• Chezzecook (near Halifax) was probably first settled by Acadians who had been held at Halifax until the Treaty in 1763.   They were later joined by Acadians from Isle Royale and Isle Madame.  When in the area, be sure to check out the Acadian House Museum in this area.
  • Isle Madame (Richmond County) was repopulated with Acadians in the later 1700s (though there had been some settlement there before the Deportation).   Some of the towns in the area include: Arichat, West Arichat, Port Royal, D'Escousse, Poulamon, Rivière-Bourgeois, Martinique, L'Ardoise, and Saint-Pierre. The family names The Acadian surnames in this area include: Babin, Benoît, Boudreau, Briand, Forgeron, Fougère, Girroir, Gerroir, Gerrior, Landry, Levandier, LaLeucher, LeBlanc, Marchand, Martell, Mombourquette, Pâté, Poirier, Richard, Samson, Thériault, and Thibeau.  When in the area, be sure to check out the Acadian Cultural Center and Nicholas Denys Museum.  La Picasse has a College de l'Acadie Learning Centre. 
  • Antigonish County has several villages settled by Acadians after they were allowed to return to Acadia in the 1770s and 1780s.  These include Pomquet, Tracadie and Havre Boucher. Acadian-related surnames in the area include: Barriault, Begin, Bellefontaine, Benoit, Boucher, Boudreau, Briand, Broussard, Charpentier, Cornu, Coté, Daigle, DeCoste, Deon, Jacquet dit DesLauriers, Doiron, Drouillet, Fougere, Girroir, Landry, LaMarre, LeBlanc, Levandier, LeParou, Mathe, Maillet, Melanson, Meunier, Morell, Phillipard, Rennie, Roger, Roi, Toupain, Venedam, Vincent, and Wolfe.
  • Guysborough County has Acadian descendants that resettled there from Chezzetcook.  They established the towns of Larry's River, Charlos Cove, and Port Felix. Acadian surnames in this area include: Bellefontaine, Benoit, Boudreau, David, Déon, Doiron, Fougère, Gerrior, Mannette, Pellerin, Pettipas, Richard, and Roi. 

 
New Brunswick
     New Brunswick was the place that a number of Acadians sought refuge before, during, and after the exile.  Acadian communities developed in several areas.  Some resettled in the Beaubassin area, though they have lost their Acadian culture in many ways. Along the gulf shore you will find Acadians from Shediac and Cocagne up to Caraquet and Bathurst.  A few settled along the St. John River, with a number settling the Madawaska area of NB/Maine.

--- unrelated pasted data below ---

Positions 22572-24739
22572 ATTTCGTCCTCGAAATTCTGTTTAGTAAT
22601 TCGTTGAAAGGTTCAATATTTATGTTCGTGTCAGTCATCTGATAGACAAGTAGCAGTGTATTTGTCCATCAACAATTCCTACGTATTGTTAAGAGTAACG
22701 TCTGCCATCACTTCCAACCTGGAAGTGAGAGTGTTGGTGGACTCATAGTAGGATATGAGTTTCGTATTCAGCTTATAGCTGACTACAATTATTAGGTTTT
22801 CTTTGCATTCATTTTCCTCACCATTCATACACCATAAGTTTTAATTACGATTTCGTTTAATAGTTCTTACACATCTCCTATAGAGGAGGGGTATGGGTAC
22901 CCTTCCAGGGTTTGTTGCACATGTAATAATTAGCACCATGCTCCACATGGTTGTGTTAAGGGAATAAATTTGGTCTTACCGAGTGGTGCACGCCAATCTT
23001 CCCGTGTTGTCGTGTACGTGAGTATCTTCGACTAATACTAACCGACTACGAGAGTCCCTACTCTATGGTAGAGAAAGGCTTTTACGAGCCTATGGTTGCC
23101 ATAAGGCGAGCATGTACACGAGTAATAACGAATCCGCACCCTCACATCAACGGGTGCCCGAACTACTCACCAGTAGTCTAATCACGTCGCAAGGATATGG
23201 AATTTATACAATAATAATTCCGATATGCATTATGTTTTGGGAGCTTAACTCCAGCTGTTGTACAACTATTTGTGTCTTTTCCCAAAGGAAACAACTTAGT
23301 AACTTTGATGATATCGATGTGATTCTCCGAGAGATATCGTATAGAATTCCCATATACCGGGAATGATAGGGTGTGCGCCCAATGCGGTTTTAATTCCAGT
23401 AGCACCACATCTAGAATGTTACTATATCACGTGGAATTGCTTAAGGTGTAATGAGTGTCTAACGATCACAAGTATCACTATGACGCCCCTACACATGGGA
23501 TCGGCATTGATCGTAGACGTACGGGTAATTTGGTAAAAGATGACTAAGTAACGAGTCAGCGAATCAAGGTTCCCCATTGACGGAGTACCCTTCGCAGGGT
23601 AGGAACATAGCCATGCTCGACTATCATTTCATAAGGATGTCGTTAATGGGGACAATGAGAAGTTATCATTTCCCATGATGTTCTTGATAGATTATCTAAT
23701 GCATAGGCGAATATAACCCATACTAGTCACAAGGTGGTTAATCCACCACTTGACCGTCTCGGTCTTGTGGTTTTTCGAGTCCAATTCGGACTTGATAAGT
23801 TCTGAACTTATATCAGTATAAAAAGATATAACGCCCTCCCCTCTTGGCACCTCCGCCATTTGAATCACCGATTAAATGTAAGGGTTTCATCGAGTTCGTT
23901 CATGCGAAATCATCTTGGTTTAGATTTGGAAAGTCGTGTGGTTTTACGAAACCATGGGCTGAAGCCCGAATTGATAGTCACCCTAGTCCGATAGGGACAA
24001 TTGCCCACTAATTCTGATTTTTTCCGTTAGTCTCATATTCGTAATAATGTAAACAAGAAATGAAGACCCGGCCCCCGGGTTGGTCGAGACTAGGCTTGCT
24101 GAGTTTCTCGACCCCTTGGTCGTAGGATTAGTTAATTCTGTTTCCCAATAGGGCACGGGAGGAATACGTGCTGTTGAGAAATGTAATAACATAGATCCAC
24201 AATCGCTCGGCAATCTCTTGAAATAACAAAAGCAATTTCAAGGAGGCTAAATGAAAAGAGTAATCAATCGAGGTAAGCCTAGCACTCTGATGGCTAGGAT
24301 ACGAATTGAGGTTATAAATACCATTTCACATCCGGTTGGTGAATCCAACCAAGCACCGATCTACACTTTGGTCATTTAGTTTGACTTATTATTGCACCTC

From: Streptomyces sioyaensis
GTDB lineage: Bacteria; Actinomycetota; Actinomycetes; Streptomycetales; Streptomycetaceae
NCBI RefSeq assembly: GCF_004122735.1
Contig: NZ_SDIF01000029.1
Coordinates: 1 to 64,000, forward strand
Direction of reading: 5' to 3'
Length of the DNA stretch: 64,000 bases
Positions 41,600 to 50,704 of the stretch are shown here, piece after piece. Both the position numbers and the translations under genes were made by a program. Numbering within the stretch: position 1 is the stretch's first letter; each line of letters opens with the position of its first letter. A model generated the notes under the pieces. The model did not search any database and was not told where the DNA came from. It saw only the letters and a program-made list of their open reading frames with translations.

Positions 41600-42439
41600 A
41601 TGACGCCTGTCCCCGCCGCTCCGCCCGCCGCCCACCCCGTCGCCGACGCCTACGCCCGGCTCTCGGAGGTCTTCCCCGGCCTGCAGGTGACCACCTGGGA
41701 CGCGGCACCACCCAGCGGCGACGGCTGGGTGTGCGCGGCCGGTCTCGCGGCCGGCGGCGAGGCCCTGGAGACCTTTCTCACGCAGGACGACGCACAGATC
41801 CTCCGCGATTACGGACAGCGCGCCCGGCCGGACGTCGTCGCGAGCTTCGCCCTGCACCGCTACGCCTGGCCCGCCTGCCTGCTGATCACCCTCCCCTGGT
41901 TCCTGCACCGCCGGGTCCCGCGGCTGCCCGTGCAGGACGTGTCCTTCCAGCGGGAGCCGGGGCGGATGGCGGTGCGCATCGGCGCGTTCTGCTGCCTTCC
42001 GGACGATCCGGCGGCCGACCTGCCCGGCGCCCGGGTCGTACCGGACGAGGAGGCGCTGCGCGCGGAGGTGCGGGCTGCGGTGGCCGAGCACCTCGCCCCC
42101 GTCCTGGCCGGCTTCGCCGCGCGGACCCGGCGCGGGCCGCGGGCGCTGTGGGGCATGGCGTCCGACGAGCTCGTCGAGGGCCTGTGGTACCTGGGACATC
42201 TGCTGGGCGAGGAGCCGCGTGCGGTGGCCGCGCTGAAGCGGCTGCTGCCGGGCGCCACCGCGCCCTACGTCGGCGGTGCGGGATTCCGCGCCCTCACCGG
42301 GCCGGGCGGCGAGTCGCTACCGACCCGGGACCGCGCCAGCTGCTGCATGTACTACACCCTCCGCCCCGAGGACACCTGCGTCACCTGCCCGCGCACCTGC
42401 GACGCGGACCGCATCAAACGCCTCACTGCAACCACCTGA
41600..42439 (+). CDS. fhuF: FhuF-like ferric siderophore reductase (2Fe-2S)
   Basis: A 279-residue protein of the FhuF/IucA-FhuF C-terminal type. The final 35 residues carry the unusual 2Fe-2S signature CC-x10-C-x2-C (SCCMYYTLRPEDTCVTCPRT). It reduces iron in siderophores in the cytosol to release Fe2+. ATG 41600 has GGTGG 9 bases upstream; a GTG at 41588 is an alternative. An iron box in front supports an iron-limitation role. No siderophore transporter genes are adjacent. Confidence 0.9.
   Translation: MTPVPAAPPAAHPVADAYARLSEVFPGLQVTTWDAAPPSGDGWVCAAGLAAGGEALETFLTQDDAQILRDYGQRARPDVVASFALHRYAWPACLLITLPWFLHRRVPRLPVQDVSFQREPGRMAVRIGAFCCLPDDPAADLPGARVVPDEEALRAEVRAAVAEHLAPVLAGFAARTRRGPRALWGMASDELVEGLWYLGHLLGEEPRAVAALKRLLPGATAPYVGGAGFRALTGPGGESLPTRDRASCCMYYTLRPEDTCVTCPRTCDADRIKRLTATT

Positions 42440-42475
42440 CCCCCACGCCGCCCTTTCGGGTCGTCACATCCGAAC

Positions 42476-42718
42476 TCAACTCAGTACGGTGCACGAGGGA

Prince Edward Island
     The origins of Acadians on the island come from the families in the Malpeque area that avoided deportation.  Acadians still can be found in the NW corner of the island.  They can also be found in the Rustico area (north-central part of PEI) and the Mount Carmel area (SW).
Acadian Gatherings
     In 1880, the Société Saint Jean Baptiste of Quebec invited the Acadians to their congress. Dozens of Acadians attended and decided to organize their own Acadian Convention the following year.  Over the next 100 years, a number of gatherings were held.  Generally, the topics were the same. 
     A short synopsis of the Acadian conventions, starting in 1881, can be found on the Acadian Conventions page.  The gathering took on larger implications and a new name with the first Congres Mondial Acadien in New Brunswick in 1994.  Acadians gathered in Louisiana in 1999 for a second Congres Mondial Acadien and in Nova Scotia in 2004 for a third. The fourth CMA is being held on the Acadian peninsula of New Brunswick in 2009.
The 1755 Exile
The 1758 Exile
The "End" of the Exile
Exile Destinations
England | Quebec | New Brunswick | Prince Edward Island | Nova Scotia | France
St. Domingue | Martinique | French Guiana | Falkland Islands | St. Pierre & Miquelon | Louisiana
American Colonies
Connecticut | Georgia | Maryland | Massachusetts | New York | Pennsylvania | South Carolina